Moreover, access to contraception is not an issue in this country. That’s like saying we need to have government intervention to increase public access to chocolate. Far from the way it used to be years ago, many forms of contraception have no age restriction and they’re available in more stores than I can count. Condoms are handed out, for free, in public schools and you can get almost any form of contraception at every secular women’s health center in the country.

Chris, the reason the folks didn’t want Sec. Sebelius to speak at a Catholic college was that she, along with President Perfect, is forcing Catholics to go against the teachings of their faith, to basically endorse a sin. It is a religious freedom issue, not a contraception issue, you twit!

The guidelines issued by the HRSA mandating coverage for contraceptives includes the following: “All Food and Drug Administration approved contraceptive methods, sterilization procedures, and patient education and counseling for all women with reproductive capacity.” By definition, this will include abortifacient drugs. Most forms of contraception are not in line with Catholic teaching. That same teaching dictates such items (especially the abortifacient drugs) run counter to our faith, and it is not within the purview of the US Government to say otherwise. Catholics can agree or disagree with the Church’s teaching, but that is a religious matter, not a governmental one.

And yet, the liberal pundits and Obamacare apologists will continue to frame it as ONLY a contraception issue, while refusing to even entertain the real reason that has animated millions of people across the country: that it’s about Religious Freedom.  Truly, it’s as if they have signs & cue cards for whenever they’re confronted with an argument that runs counter to their liberal orthodoxy:

Welfare Reform…a tiny first step

This is a follow up to my post awhile back in which I lamented that welfare reform is difficult because it will negatively affect a class of people who have no say in the matter and who are not at fault:  namely, the children.

Once again, a mundane event spurs me to think about the Big Picture…my younger son and I were shopping at our local supermarket yesterday.  He’s been in the workforce some years now, buys much of his own food and is more aware than he used to be.  He was there to buy sweet corn for a pot luck that evening.  It was a good sale: 6 ears for $1.   I’m grateful that our grocery stores here have begun providing a place for shucking the corn  and disposing of the husks, right there in the produce aisle, so that one can take home ready-to-cook sweet corn.   Adam and I were husking his dozen ears when an older woman walked up.  She looked at the sign, looked at the corn, muttered something about, “Oh, you have to clean it yourself.  I’m not gonna do that.”  Then she picked up a shrink-wrapped package of already cleaned ears–which were two and a half times more expensive–and walked away.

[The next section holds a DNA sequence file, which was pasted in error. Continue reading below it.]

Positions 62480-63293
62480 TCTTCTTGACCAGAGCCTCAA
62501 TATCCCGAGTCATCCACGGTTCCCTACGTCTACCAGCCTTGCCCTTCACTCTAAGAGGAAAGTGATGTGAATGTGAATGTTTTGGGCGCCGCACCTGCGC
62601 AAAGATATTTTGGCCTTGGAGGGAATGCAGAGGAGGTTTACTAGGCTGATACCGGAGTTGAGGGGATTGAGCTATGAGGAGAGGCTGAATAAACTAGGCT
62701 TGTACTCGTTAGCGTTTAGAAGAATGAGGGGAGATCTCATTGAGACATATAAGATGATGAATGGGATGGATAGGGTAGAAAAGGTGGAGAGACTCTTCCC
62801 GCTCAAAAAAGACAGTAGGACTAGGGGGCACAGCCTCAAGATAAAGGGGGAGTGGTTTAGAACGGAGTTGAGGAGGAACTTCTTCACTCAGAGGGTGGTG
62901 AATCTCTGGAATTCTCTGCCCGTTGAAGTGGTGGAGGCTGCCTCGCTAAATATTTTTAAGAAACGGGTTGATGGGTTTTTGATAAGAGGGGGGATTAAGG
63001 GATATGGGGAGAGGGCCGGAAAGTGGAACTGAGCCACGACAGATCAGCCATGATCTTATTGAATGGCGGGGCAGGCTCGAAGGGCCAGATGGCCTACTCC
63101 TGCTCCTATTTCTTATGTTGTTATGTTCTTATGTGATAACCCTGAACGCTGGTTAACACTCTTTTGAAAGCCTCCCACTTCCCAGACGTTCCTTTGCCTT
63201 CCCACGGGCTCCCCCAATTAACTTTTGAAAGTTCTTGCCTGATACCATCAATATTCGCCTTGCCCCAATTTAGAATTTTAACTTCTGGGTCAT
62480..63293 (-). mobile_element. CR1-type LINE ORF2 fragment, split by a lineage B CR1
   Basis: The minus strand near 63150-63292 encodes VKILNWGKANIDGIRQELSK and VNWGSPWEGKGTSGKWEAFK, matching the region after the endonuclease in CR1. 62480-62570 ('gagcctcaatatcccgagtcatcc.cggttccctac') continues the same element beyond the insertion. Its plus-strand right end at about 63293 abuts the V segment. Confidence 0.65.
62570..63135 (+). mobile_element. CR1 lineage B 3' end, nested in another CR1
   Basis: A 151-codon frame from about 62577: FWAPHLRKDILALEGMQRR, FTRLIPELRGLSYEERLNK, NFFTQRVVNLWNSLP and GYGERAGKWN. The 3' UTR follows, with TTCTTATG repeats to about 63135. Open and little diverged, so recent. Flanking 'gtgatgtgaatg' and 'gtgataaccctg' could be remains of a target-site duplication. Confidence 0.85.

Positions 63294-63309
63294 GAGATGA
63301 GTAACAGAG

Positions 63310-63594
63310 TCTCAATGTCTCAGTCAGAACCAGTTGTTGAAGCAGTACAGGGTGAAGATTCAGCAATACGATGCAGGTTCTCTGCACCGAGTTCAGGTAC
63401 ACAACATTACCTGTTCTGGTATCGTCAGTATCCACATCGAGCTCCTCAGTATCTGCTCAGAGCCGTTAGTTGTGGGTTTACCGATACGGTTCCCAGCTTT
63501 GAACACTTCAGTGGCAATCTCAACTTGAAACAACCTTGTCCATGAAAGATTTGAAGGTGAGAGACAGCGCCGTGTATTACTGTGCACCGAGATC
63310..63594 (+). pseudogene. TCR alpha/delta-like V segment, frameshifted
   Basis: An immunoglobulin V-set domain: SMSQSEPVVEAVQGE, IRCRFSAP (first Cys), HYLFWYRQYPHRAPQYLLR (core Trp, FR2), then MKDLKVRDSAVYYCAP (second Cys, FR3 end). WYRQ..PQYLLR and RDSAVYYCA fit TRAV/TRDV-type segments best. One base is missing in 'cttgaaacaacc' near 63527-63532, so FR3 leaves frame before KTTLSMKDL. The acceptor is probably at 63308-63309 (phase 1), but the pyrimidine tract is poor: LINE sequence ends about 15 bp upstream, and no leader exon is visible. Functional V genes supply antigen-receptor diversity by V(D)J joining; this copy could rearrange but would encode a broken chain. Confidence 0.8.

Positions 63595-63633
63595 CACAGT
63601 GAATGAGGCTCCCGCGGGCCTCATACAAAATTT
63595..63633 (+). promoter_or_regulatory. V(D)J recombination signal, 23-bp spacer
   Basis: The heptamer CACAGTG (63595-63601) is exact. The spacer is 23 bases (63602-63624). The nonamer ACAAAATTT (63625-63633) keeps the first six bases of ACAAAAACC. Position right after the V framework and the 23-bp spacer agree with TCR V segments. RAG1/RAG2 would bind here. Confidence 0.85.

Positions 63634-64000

Continue reading

Remembrance is a Sacred Act

As both of the “Heads” are off for the holiday, please enjoy this very touching article for Memorial Day.

From Lily Burana @ the NY Times:

I believe that the civilian-military gap isn’t always born of indifference, but rather, at times, a sense of helplessness on the civilian side. What can I do? If you do nothing else, you can remember those who have given their lives for their country. Our country. Remembrance, which may seem a modest contribution in the moment, is a sacred act with long-term payoff — a singularly human gift that keeps on giving, year after war-fatigued year. I don’t need to remind you that America’s sons and daughters are still dying in combat. I don’t want to browbeat you into feeling guilty for not doing more. Instead, I want to tell you that as the wife of a veteran, it is tremendously meaningful to know that on this Memorial Day, civilians will be bearing witness and remembering in their own way — that those who are gone are not forgotten. I also want to say that as you remember them, we remember you.

Read the whole thing.

America: Her Finest Hour is Yet to Come

***A positive & uplifting Memorial Day post from J.E. Dyer @ theoptimisticconservative.

Theoptimisticconservative's Blog

Did they die in vain?

As America remembers her honored dead this Memorial Day weekend – those who died in uniform defending our great cause of liberty – many hearts are troubled about what we have come to.  The idea of liberty on which our nation was founded seems to hang in tatters.  The genius of our forefathers in giving us a government that was to be limited, constitutional, and federal appears all but extinguished.  The indispensable ingredient of liberty, an independent people of good character, seems at times to be disappearing into a sorrowful sunset.

But I would like to suggest a few things about these discouraging fears.